DIS: one email sent for that PRETEEN interview that eventually was my first HTMLG piece ignored. Whatevs. Still really like the things they publish, usually very interesting ideas.

Fullstop: I think they received my most unkind emails sometimes for time related-shit, but overall the editorial work is taken very seriously and I am very happy with everything I wrote for them. Cool people too, I think, but DUH! I only know them online.

3AM Magazine: Sent a couple of emails for various stuff I never heard back on. Then I tried again for a crazy essay I wrote on Zweig, and heard back immediately. Things moved quickly and smoothly, good edits. Should send something their way again, pretty happy with that experience.

LARB: My worst experience by far in miscommunication with editor for a piece. Lots of frustration experienced, and a kind email at the end saying an essay is intelligent, “but not the right fit for us” does not always suffice after a piece is written following a pitch which kind of set up the content. Should probs try them again, but I am too stubborn and stupid, so I might not. (YES, I am *sure* they’ll be mad upset.)

The Toast: Very excellent experience overall. Communicative editors, who are respectful and kind, choosing good content, original and appreciative of the freelancers’ labor structure.



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  1. Brooks Sterritt

      Time Magazine

  2. Brooks Sterritt

      enjoyed the hell out of this–good, useful (makes me want to pitch things)

  3. shaun gannon

      i am terrified of doing that

  4. Brooks Sterritt

      just go ham on it

  5. A D Jameson

      Try HTMLGIANT again.

  6. Jeremy Hopkins

      LARB have very vague submission policies. Which is cool, I guess it means they deal with each case individually. They say they can’t reply to every rejection, but they don’t say they allow simultaneous submissions. I guess that means they don’t forbid it?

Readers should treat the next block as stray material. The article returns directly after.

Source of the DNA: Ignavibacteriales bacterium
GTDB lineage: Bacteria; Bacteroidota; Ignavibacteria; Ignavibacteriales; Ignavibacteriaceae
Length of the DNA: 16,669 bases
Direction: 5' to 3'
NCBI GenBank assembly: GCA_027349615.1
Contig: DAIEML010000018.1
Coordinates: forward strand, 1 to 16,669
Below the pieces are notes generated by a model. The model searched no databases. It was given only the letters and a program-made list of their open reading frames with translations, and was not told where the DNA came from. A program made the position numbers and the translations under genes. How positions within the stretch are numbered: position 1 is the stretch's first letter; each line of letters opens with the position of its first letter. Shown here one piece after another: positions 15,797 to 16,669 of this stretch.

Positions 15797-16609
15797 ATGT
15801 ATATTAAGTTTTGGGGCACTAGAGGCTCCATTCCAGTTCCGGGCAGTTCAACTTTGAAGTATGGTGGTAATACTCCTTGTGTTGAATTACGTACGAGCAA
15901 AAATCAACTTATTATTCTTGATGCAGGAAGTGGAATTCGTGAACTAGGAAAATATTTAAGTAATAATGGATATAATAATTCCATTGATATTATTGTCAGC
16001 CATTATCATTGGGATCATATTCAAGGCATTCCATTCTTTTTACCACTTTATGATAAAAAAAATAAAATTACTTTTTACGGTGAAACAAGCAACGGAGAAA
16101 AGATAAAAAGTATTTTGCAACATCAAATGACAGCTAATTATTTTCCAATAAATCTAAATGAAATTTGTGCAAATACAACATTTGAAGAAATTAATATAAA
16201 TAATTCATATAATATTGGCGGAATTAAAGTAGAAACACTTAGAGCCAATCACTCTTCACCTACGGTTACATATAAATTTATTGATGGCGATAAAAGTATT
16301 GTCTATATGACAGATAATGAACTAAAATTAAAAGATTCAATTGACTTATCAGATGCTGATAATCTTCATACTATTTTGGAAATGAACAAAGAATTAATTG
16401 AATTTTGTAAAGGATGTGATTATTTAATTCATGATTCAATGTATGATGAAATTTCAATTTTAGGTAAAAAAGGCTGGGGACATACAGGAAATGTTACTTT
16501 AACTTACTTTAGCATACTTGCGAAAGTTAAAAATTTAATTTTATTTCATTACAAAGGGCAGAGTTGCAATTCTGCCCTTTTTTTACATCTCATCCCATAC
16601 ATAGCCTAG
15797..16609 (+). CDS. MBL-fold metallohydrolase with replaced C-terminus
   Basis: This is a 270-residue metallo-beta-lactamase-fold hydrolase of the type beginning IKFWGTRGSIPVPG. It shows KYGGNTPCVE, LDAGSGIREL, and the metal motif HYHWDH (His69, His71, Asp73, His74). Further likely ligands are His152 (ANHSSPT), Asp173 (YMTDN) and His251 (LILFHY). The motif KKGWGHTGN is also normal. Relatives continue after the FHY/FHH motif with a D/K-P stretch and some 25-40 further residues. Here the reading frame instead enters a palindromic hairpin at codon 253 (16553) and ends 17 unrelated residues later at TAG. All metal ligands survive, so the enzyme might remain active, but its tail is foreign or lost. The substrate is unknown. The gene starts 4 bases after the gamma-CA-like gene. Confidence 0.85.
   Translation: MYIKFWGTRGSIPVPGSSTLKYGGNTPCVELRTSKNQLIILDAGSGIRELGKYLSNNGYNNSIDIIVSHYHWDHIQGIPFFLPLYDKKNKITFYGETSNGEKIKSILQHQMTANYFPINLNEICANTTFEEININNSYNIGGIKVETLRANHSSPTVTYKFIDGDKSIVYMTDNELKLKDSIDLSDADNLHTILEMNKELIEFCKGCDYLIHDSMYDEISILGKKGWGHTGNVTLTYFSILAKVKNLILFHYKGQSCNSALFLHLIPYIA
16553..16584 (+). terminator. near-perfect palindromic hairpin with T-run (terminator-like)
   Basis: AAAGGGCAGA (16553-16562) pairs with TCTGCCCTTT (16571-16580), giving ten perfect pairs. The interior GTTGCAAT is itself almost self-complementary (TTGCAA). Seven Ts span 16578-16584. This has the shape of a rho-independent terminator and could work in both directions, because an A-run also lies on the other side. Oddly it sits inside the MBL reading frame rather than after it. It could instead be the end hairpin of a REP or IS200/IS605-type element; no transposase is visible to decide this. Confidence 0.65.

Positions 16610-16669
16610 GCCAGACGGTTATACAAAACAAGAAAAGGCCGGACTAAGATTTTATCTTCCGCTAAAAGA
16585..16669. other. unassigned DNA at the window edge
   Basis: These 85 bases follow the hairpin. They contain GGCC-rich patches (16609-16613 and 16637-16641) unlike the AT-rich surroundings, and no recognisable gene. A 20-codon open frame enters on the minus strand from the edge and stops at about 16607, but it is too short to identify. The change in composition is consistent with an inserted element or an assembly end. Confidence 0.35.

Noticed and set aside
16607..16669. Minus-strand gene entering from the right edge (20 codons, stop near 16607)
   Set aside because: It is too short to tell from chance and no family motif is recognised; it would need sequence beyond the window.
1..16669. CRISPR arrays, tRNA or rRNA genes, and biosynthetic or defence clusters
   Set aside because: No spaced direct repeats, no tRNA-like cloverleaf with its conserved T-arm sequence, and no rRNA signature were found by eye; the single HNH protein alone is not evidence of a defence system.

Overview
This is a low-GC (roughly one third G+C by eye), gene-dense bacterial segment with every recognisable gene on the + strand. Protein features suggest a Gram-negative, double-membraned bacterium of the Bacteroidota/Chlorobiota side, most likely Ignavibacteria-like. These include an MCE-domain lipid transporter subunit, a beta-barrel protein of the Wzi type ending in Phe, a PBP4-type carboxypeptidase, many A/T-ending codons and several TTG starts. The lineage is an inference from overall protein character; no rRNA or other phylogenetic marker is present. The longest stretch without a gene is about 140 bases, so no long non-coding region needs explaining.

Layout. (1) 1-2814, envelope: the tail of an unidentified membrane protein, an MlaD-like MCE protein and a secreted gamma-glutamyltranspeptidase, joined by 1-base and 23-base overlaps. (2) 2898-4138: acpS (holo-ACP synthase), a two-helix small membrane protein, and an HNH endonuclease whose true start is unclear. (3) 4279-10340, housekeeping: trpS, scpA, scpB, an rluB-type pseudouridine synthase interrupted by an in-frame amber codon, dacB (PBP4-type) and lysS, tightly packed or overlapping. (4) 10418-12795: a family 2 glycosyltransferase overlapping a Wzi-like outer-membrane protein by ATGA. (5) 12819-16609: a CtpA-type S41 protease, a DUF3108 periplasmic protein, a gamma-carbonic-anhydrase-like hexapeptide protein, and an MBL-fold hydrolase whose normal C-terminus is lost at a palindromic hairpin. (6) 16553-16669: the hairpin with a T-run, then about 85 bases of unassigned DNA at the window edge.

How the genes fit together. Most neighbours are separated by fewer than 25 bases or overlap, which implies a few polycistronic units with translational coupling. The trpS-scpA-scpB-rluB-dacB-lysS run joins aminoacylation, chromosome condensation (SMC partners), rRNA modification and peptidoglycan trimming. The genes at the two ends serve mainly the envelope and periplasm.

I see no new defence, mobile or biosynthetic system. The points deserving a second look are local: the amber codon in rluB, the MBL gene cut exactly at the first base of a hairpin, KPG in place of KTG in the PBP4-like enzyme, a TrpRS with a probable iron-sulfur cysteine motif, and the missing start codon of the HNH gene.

7. mimi

      i’ve only ever submitted once
      it was to McSweeney’s
      it was A List – LOL
      it was rejected
      i got a Very Nice rejection – from a gal –

      WHO TRY NEXT? ermm,,,,,, McSweeney’s??

  8. Usedtocould

      I’ve never actually followed any simultaneous submissions policy that forbid the practice, and for good reason. On average, I think most of my essays/ fiction go through 20-25 rejections before being picked up, so if I let a market have a piece for even a month without submitting it someplace else, that means it could be two years before it gets published.

      I know it pisses off certain editors, but that’s the game.

  9. Jeremy Hopkins

      [Disqus is being weird, so apologies if this turns out to be the third reply.]
      Unless a journal is severely understaffed, I can’t see why anyone accepting online submissions wouldn’t allow sim-subs when they can be withdrawn in an instant.

  10. elias tezapsidis

      NAHHHH. :)

  11. mimi

      i used to think of McSweeney’s as some kind of ‘gold standard’ (or ‘silver standard’ maybe… Kenyon Review = ‘gold standard’)

      but now i think of McSweeney’s as ‘postively olde skool’ (not a bad thing, particularly…)

      : )